Antique Lakshmi Oil Lamp, India (9508B PBE)
This antique oil lamp represents Lakshmi one of the most popular goddesses in Hindu mythology. She sits in yoga posture with four arms on a lotus throne flanked by two elephants on the front and back of the lamp with raised trunks pouring water over. The bowl that holds oil is yoni shaped. The lamp is in good condition with a nicely aged patina and minor verdigris in the bowl and on the base. Letters on the bottom of the lamp probably identify the metalsmith who cast this piece.
Hindus use brass or mixed metalwork votive oil lamps (diya) for daily prayer rituals (puja). As light is the absence of darkness where evil forces dwell, lighting a lamp on a home altar signifies purity and goodness to convey good luck and power over evil. They are also used to honor arrival of a guest, mark the passing of a loved one and celebrate important life events. Some diyas honor specific deities with recognizable symbols or images and those depicting Lakshmi (Laxmi,) are called gajalaxmi diya. In this traditional Indian-folk-art diya Lakshmi sits on a lotus throne (padmapitha), with four arms, her upper ones hold lotuses and the lower ones are in the gestures of fearlessness (abhaya) mudra with a hand up in protection and compassion, charity and the other in wish-granting (varada) mudra. The elephants (gaja) are mythical animals whose raised trunks pour water over her symbolizing her ability to provide abundance, prosperity, good luck and fertility. The bowl that holds oil is shaped as a yoni, the female womb, the ultimate symbol of fertility and generative power. She promises devotees material and spiritual attainment and personal charm and is particularly favored during Diwali, the festival of light which celebrates the victory of light over darkness or good over evil and the third and most festive day is dedicated to Lakshmi. There are traces of red powder (kumkum) probably placed under her by a devotee during traditional prayers. Red is the color of the goddess Shakti who personifies divine feminine creative power. This piece is part of the VA Hindu-Cultural-and-Ritual Art Collection.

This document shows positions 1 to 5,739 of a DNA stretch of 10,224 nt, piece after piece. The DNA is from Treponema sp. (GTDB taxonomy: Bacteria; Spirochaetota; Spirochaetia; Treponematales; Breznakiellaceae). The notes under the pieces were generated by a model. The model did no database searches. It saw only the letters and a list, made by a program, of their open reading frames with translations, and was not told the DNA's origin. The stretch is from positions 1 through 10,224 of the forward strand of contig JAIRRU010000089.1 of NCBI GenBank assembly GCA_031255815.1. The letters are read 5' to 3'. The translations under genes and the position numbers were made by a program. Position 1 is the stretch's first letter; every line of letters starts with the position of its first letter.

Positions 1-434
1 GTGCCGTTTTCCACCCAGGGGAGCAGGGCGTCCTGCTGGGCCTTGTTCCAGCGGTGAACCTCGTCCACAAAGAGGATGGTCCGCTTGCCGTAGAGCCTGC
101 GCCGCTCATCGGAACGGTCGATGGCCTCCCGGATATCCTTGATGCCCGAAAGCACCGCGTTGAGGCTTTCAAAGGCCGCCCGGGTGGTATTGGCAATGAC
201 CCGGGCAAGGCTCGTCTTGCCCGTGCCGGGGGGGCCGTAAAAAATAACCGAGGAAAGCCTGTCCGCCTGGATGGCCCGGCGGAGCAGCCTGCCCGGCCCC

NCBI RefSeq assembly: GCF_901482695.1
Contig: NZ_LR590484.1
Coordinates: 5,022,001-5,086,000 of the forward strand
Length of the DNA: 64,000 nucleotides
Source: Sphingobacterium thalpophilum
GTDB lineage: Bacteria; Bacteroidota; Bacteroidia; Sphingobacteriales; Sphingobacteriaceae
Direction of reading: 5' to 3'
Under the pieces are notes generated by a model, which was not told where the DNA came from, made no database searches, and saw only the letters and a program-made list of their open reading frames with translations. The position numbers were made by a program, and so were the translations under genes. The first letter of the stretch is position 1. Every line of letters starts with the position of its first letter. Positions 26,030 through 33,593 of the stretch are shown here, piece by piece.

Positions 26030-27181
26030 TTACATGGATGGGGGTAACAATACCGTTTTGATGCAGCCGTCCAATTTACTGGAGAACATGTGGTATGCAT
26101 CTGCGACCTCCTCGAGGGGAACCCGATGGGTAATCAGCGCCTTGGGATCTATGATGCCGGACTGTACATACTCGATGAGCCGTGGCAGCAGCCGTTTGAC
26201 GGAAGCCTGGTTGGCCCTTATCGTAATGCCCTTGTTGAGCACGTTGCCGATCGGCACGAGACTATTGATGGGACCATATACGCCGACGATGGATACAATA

Click here for Hindu Home and Temple Shrines and Religious Practices Blog
J. Leroy Davidson, The Art of the Indian Subcontinent from Los Angeles Collections, Los Angeles, Regents of the University of California, 1968.
James A. Santucci, A Loan Exhibit at The Library, California State University, Fullerton: April-July, 1986, Fullerton, California State University, 1987.
|Place of Origin||
Late 19th/Early 20th Century
|Materials and Technique||
Ht: 5” W: 3.25” D: 3.875”
Ht: 12.7cm W: 8.25cm D: 9.84cm
Excellent, fine patina demonstrating age and use, no restorations/repairs
|Shipping Box Size|